Coping with death is rarely an easy process.Â This past week the angel of Death paid a visit to my dear friend, Guru Kar Singh, aka Kenny Valez.Â Kenny became my friend during my Kundalini Yoga Teacher Training experience.Â He was so generous he allowed me to stay at his place on our overnight intensive weekends.
This extra time together afforeded me a special bond with Kenny as we related to one another on how we were integrating the experiences.Â We became so close we even convinced him and his partner Peter to come visit us last year for a Farmer’s Marketing in Madison.Â Kenny was like a brother to me.Â At one time we got lost on a field trip and he said, “Krishan do you think we were brothers in a past life.”Â Â I thought, ya know, probably and in fact he was a brother to me in this life as well.
I miss my brother.
Kenny’s passing brought back a slew of feelings and emotions about the loss of my best friend Tony a few years ago.Â Coping with death is rarely an easy process.
I just learned that my dear friend Sarah lost her grandmother this week.Â Sarah is my friend that opened my world up the chakras and my heart goes out to her and her family.
So how do we cope with death?
Coping with Death: Spiritually some Yogic Perspective
Energetically death is a very challenging thing to process for those whom are left behind.Â Especially in the case of those who seem to leave us all too early, as was the case with Kenny, questions of Why pop up.Â Why did this have to happen to him?Â Why did this have to happen to him now?Â Why didn’t I make a point to spend more time with him while he was still here?Â Why?Â Why?
Well one has to process this mental energy of questioning.Â A useful means for doing this is through Acceptance.Â It kind of makes it difficult to accept things when loss is involved, but we must take a step back from this temporal view of things.Â When viewed from the perspective of the immortal Soul acceptance is a much more natural step in the process.Â The Soul is the keeper of when it is time to go, in Kundalini Yoga it is said that every individual is born with a specific number of breaths, pranic cycles if you will, that will carry them through their present incarnation.Â At the proper time, when the number of breaths has run out, the Soul transitions out of its present body.Â The saying…”It was his time” is very true, humbling and useful in accepting death/transition.
For those more scientifically oriented acceptance of the fact that energy cannot be destroyed it can only be transformed or transferred also can bring a kind state of acceptance.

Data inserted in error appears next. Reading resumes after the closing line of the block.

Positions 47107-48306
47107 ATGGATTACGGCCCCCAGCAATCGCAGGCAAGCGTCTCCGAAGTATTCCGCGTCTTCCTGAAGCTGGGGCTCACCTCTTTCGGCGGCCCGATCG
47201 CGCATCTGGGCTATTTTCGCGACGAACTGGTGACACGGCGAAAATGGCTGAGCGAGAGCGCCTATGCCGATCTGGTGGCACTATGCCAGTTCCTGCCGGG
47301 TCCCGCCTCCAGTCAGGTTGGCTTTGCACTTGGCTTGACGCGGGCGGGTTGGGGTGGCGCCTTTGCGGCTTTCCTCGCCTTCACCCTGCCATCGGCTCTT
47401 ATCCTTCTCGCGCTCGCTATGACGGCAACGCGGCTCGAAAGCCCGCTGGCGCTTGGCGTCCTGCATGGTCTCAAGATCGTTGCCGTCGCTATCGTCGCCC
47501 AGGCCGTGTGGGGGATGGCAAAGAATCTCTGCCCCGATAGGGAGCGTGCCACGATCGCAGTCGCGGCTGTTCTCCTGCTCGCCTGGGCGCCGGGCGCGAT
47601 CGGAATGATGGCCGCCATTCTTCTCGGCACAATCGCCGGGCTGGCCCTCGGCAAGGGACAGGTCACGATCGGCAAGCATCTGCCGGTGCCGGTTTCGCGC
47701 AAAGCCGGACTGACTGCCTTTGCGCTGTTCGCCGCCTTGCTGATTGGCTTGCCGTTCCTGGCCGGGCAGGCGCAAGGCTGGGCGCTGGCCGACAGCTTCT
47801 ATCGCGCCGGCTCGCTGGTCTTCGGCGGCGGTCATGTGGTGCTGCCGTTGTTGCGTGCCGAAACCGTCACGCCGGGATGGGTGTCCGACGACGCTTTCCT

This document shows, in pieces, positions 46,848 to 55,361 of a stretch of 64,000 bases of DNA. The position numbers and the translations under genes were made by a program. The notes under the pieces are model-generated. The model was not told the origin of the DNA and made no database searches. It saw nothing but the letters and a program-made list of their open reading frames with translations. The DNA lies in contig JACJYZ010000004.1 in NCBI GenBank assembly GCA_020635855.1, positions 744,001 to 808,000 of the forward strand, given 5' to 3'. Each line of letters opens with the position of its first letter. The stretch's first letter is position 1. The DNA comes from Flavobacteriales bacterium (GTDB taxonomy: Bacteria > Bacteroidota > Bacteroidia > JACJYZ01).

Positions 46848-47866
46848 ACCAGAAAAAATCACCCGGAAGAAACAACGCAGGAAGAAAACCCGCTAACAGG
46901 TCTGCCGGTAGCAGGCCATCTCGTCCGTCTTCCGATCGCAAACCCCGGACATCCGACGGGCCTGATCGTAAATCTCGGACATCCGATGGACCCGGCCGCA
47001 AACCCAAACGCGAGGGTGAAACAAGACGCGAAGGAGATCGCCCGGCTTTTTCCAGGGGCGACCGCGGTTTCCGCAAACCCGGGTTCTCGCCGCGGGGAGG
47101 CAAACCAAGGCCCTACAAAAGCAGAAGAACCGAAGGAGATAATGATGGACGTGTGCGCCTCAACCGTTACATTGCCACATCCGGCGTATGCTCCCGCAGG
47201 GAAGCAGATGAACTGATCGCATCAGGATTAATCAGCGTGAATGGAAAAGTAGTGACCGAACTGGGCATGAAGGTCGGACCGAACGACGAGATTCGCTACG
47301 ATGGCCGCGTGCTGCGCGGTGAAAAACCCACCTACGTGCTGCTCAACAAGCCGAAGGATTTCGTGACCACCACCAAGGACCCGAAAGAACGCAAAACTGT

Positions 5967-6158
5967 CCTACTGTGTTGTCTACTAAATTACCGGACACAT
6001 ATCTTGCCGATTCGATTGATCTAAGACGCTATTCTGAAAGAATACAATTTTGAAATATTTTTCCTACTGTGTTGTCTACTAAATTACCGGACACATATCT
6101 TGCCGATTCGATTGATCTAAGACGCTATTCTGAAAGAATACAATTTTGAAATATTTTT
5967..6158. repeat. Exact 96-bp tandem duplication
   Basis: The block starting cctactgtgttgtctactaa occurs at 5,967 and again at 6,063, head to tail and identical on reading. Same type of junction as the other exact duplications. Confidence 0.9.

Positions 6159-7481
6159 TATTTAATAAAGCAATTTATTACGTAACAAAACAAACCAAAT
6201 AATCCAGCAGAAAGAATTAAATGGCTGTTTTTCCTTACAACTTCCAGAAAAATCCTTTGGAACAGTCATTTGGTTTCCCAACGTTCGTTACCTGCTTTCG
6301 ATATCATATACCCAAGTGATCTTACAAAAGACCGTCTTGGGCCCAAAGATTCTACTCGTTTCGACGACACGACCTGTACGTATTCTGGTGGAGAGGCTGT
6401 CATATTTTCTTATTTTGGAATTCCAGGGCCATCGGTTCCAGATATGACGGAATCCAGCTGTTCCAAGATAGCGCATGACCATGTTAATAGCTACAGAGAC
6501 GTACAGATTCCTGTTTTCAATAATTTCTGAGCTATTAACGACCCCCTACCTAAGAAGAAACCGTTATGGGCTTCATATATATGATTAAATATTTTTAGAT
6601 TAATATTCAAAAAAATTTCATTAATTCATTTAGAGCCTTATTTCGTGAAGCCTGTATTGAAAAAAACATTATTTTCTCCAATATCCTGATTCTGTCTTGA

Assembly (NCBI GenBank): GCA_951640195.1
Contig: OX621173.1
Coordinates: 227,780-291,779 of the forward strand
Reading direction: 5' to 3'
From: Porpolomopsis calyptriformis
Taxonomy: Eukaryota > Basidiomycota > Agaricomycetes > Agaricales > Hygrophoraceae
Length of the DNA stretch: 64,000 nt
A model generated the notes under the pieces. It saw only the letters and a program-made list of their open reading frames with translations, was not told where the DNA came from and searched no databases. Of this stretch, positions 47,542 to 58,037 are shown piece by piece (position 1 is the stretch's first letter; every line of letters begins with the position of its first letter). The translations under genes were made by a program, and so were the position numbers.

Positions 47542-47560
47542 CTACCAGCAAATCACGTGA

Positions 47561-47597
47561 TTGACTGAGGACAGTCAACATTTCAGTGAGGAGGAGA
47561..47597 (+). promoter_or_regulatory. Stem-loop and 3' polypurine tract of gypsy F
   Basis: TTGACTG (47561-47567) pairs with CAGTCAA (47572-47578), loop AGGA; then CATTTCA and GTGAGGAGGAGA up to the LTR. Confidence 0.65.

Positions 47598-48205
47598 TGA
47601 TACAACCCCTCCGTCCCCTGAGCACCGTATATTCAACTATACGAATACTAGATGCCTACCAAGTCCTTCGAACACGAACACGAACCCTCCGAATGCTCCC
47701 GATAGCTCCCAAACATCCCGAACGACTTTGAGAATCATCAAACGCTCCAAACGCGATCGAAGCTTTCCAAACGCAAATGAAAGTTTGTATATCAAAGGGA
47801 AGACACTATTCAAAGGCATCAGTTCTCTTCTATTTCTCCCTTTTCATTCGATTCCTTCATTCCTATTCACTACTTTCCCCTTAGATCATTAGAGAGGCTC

Transition is a more positive term than death for it implies that this is merely one step in the process.Â In Kundalini Yoga there is a Spiritual practice for the living to assist the one who has transitioned in making the journey home.Â We chant Akal for them.Â Akal means Deathless, or Undying.
“You did not die.Â Continue and go on.Â I let you go.Â This can encourage the soul to go onto it’s true home” The Aquarian Teacher
I began my practice of Akal the day after I heard Kenny had transitioned.Â I continued it today and sent the energy to Sarah’s grandmother as well.Â I had an interesting vision a couple days ago when chanting Akal, I saw a door opening, that’s it.Â Simple, yet powerful at the same time–transition.Â I have also found that chanting Akal helps to center my being in the knowledge that this crazy thing called life is just one step in the process and that my Soul is immortal, which brings further acceptance.
There is comfort in transition.Â Comfort that you may meet your loved one again in Heaven, or possibly in another life time.Â And when you get there you can say, “Hey you bum, why did you leave me so soon.Â Next time stick round for a bit, I so enjoy relating to you.”
Being around friends and family also helps to cope with the loss of a friend.Â It really just makes you appreciate them more and think of ways to be with them more, because that’s what’s really important.
I’ve also found that writing about those who have transitioned is also very good for coping.Â Sharing these writings with others also helps.
I pray for those who have transitioned, may the light guide your way home.
I pray for those who are still among us, may you find your way on.